|Publication number||US5922990 A|
|Application number||US 08/817,684|
|Publication date||Jul 13, 1999|
|Filing date||Oct 27, 1995|
|Priority date||Oct 27, 1994|
|Also published as||CA2203633A1, DE69503651D1, DE69503651T2, EP0788675A1, EP0788675B1, WO1996013886A1|
|Publication number||08817684, 817684, PCT/1995/2529, PCT/GB/1995/002529, PCT/GB/1995/02529, PCT/GB/95/002529, PCT/GB/95/02529, PCT/GB1995/002529, PCT/GB1995/02529, PCT/GB1995002529, PCT/GB199502529, PCT/GB95/002529, PCT/GB95/02529, PCT/GB95002529, PCT/GB9502529, US 5922990 A, US 5922990A, US-A-5922990, US5922990 A, US5922990A|
|Inventors||Roger Alaerts, Valere Buekers, Roger Delvaux, Marc Vanonckelen|
|Original Assignee||N.V. Raychem S.A.|
|Export Citation||BiBTeX, EndNote, RefMan|
|Patent Citations (16), Referenced by (1), Classifications (9), Legal Events (4)|
|External Links: USPTO, USPTO Assignment, Espacenet|
The present invention relates to the provision of environmental protection around wires, optical fibres or other elongate substrates.
It is often necessary to seal wires at their points of entry into housings in order to protect connectors or electronic components within the housing from moisture or other contaminants that might otherwise enter the housing through the opening provided for the wire. This problem frequently occurs in telecommunications networks where devices for connection, electrical protection or isolation, are positioned outside buildings and are expected to have a long life-time under unfavourable weather conditions.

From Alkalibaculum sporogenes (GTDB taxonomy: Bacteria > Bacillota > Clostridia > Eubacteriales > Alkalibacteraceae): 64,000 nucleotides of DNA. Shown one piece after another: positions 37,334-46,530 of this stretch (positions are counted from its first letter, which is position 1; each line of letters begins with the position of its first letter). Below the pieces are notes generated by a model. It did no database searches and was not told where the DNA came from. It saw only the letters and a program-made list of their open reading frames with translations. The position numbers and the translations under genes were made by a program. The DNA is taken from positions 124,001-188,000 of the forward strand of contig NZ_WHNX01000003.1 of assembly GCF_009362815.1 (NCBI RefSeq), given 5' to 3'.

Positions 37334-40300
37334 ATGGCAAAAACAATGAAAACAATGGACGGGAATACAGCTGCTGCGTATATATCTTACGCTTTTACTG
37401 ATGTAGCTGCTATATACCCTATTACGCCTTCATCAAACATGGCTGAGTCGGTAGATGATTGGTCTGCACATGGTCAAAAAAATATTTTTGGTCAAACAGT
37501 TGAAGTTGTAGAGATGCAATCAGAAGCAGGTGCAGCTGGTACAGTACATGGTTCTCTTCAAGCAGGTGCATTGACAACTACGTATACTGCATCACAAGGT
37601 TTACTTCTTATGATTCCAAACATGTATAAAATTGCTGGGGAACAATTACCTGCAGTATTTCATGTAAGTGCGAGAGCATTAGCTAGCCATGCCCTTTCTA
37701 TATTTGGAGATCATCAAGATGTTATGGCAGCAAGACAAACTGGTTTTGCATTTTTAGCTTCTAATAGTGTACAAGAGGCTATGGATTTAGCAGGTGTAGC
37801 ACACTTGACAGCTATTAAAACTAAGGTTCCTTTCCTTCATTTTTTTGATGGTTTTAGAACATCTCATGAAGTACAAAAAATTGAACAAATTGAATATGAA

The invention is therefore particularly concerned with a device comprising some form of housing which has means for sealing wires at or adjacent their points of entry.
U.S. Pat. No. 4,859,809 (Jervis) discloses a splice case for sealing connectors joining small pair count telecommunications cables. First and second half-shells contain a gel sealing material and are held together by springs that function also to deform surfaces of the half-shells to put the sealing material therein under compression. The conductors enter the half-shells at their ends and lie between two layers of gel.
A two part closure for sealing wire connectors is also disclosed in U.S. Pat. No. 4,849,580 (Reuter). Again, each part contains a sealing material.
Reference may also be made to U.S. Pat. No. 4,963,700 (Olsen), U.S. Pat. No. 3,879,575 (Dobbin et al), U.S. Pat. No. 4,610,738 (Jervis), U.S. Pat. No. 3,757,031 (Izraeli) and DE G9004669.2 (3M). These documents confirm the common practice of providing sealing material in each of two half-shells that are brought together around the conductor to be sealed.
We have discovered that, particularly with careful choice of sealing material, a more economical sealing device can be produced.